“As an instructor, I’ve had kids tell me this is the highlight of their day,” said teaching artist Doug Burgess. “I wasn’t the most confident kid, and I can imagine that age group could be feeling similar to how I was during that time. Just the chance that you can make their life a little bit easier if they’re going through struggles, it’s really fulfilling.”
Burgess started in Hilltop’s programming in seventh grade, following in the footsteps of his older sister who participated in the program. In high school, he said, this was kind of like being on the football team for him. Burgess grew up in Southeast Alaska in a small village as part of the Haida tribe before moving to the region when he was 10. His work that is part of “GATHER” meshes the Haida painting and carving he saw growing up with the more contemporary glassblowing art he learned after moving.
“I’m trying to find ways to reconnect with that side of myself,” Burgess explained, “because I feel like I was drifting away, kind of disassociating from all the things I saw growing up.”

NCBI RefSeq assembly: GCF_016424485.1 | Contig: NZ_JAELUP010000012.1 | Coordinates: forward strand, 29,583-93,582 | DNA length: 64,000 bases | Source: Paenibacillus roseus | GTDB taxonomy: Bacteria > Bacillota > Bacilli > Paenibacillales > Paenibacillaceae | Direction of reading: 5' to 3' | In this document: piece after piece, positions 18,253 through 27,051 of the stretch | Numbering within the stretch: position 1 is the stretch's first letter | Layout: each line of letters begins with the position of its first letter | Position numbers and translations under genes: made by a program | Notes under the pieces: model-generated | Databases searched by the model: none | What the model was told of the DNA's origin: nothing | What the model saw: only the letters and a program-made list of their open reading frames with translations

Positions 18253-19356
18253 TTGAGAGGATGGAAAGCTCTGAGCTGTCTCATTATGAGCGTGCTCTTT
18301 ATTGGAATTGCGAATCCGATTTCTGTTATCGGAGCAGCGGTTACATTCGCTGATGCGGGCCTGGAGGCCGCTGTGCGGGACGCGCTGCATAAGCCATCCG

His work is the second edition in a series he started last year and a collaboration with his mother, a weaver who has been an artist for over 30 years. He said he was honored to have this opportunity to collaborate with his biggest inspiration.
As the work of Burgess, Hogan, Quiocho and 18 other Hilltop alums stays on view for the next five months, TAM hopes visitors to the exhibition learn the names of those whose work is on display and take those names home to their communities. Perhaps, Quiocho said, this can open doors for some of these artists, creating new opportunities for them that previously weren’t there. In the end, this may inspire other students, who can see people from their own community highlighted on the major stage that is the Tacoma Art Museum.
“I wanted to highlight the artists,” Quiocho said. “I wanted to highlight the program that we came from. It’s a huge thing in our community to have this program. And I don’t know what I would be doing without it.”